Your Assignment: Tell us about the differences between the firsthand account and the secondhand account. Contrast and compare the two stories by telling us about the main focus of each. How is the information you got from each of them alike? How is it different?

When you are ready, click "comments" below and write about the differences and similarities between these two accounts.

Happy writing! 

Photo: Mark Thiessen / National Geographic


Educators: Today’s Writing Wednesday is designed to use in support of CCSS Anchor Standard RI.6: Compare and contrast a firsthand and secondhand account of the same event of topic; describe the differences in focus and the information provided.

Posted by: Liz Nealon

(19) Comments  •   Labels: science news, Writing Wednesday, Oceans, Common Core, CompareContrast   •  Permalink (link to this article)

February 22, 2012

Welcome to Writing Wednesday! Every week there is a new opportunity to publish your own creative writing on the Seymour Science blog. This week, we are asking you to describe this barn owl in flight.

  Background: Most owls have broad wings which have quite a large surface in comparison to the rest of their bodies. These large wings make it easy for an owl to glide for a long time without a lot of flapping, and they also allow the owl to fly quite slowly - so that it can hunt for prey on the ground below.

 

When a normal bird flies, the air rushing over its wings makes a lot of noise, kind of a "whooshing" sound.   But owls have feathers called "flutings" on the leading edge of their wings. These feathers are almost like a comb, and they comb through the air as it rushes over the wings, breaking it up and muffling the sound. Because of these special wing feathers, a huge owl can glide almost silently through the forest, watching and listening as it searches for prey.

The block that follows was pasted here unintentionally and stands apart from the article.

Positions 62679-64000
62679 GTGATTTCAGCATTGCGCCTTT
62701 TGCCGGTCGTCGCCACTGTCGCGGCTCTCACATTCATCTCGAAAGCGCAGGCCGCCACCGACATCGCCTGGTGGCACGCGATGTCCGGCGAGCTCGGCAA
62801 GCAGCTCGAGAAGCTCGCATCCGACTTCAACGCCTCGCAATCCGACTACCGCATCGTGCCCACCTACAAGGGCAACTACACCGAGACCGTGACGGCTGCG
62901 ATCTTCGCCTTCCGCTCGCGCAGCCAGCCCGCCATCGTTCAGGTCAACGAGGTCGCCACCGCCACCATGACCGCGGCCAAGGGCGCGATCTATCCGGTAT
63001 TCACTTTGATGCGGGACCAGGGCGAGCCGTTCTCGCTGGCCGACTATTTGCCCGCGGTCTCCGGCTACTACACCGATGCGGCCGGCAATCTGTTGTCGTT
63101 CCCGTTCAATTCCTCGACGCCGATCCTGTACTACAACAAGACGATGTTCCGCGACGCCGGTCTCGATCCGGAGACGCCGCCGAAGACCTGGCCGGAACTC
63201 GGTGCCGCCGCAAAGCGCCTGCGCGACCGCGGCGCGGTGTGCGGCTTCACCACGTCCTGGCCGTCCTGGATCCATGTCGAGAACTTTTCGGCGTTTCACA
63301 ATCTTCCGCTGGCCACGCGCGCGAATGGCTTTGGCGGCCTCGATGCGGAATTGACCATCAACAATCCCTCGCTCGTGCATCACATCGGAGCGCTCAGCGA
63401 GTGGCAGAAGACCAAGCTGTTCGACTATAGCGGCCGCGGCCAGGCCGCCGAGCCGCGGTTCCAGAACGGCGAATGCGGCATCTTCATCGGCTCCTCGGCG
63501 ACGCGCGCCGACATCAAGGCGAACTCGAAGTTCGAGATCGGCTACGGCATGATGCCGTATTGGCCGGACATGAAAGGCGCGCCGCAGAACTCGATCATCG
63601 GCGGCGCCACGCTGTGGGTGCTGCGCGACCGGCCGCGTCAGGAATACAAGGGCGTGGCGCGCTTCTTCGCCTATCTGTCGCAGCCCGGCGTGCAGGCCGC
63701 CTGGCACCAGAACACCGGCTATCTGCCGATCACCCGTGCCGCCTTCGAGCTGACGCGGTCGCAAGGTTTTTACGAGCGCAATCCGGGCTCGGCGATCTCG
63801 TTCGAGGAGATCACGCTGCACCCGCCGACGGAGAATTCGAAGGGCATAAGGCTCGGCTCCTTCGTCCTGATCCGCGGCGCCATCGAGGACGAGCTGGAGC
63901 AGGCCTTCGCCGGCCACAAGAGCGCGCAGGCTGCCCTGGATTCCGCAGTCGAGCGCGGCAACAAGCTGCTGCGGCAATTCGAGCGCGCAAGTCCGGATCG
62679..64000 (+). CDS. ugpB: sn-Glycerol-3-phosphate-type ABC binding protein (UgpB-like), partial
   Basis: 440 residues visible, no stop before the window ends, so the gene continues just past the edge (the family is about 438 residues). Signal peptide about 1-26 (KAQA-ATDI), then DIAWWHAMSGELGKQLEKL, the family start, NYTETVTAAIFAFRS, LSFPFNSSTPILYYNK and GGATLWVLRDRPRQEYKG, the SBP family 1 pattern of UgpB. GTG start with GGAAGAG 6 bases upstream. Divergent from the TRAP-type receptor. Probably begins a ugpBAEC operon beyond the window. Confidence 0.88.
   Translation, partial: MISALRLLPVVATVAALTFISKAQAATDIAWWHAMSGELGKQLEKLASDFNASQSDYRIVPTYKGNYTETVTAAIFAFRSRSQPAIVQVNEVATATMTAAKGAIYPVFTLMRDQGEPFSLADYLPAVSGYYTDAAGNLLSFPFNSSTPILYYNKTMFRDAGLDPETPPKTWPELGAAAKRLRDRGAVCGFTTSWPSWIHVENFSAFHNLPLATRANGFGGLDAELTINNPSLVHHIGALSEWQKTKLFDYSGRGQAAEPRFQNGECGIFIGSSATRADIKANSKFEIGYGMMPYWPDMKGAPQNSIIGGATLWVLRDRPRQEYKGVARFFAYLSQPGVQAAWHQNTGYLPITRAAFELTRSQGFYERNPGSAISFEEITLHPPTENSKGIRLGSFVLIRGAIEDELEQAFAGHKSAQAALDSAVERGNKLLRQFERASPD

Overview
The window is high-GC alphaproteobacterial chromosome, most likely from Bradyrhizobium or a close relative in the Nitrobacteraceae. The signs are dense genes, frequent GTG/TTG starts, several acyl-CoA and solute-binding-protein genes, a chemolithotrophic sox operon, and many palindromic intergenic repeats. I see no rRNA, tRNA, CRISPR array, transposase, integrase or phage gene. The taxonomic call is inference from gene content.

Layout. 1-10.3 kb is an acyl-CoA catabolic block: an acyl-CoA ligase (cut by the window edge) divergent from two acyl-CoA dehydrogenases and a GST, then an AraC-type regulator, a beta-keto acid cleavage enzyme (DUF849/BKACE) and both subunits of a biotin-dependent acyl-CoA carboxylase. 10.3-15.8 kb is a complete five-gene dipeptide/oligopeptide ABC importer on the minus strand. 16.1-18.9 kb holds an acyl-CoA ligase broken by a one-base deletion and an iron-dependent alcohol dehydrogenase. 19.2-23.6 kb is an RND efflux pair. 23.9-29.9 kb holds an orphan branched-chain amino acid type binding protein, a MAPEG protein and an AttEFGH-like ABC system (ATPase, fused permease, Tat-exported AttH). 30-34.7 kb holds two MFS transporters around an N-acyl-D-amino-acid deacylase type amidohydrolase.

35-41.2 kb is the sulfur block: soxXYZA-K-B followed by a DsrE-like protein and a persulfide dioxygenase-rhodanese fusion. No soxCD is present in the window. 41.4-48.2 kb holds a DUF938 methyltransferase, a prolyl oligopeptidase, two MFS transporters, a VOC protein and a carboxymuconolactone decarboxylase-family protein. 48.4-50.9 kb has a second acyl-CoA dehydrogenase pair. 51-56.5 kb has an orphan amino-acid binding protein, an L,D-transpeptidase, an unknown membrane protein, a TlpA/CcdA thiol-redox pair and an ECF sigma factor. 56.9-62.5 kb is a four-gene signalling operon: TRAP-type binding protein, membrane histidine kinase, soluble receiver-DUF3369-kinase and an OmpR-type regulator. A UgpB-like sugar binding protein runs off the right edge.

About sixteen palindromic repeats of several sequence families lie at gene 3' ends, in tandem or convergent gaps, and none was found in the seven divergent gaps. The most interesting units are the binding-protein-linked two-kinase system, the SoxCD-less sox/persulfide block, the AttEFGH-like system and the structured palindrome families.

Your Assignment: Look at this photograph of a barn owl in flight and write a paragraph that describes the bird’s silent search for its prey.

 

Tips to Make Your Writing Powerful:

  • Set the scene by appealing to your reader’s senses and imagination. You could write about what it feels like to soar through the air, what the world looks like from up there, or describe the "sound" of the silence.
  •  Include descriptive details about the owl, or about its prey on the ground below.
  • Use strong verbs to capture the action of the scene. For example, instead of saying the owl is "flying," you could use an action verb and say it is "darting" or "swooping."

 

When you are finished with your paragraph, click on the yellow "Comments" at the bottom of this post to enter your writing.

Happy writing!

 

 

Photo: Major Gilbert

Posted by: Seymour Simon

(7) Comments  •   Labels: Writing Wednesday, birds, Common Core   •  Permalink (link to this article)

February 8, 2012

Welcome to Writing Wednesday! Every week there is a new opportunity to publish your own creative writing on the Seymour Science blog. This week, we are asking you to use your writing to convince people to support an important cause.

 

The Problem: 2012 is one of Alaska’s snowiest winters ever. 92 inches of snow have already fallen in Anchorage, Alaska - that’s 18 inches more than they usually get in a whole year! And there are still ten weeks of winter left.